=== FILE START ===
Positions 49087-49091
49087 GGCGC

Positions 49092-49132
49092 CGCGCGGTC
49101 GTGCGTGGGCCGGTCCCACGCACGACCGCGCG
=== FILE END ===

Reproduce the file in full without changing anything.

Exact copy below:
Positions 49087-49091
49087 GGCGC

Positions 49092-49132
49092 CGCGCGGTC
49101 GTGCGTGGGCCGGTCCCACGCACGACCGCGCG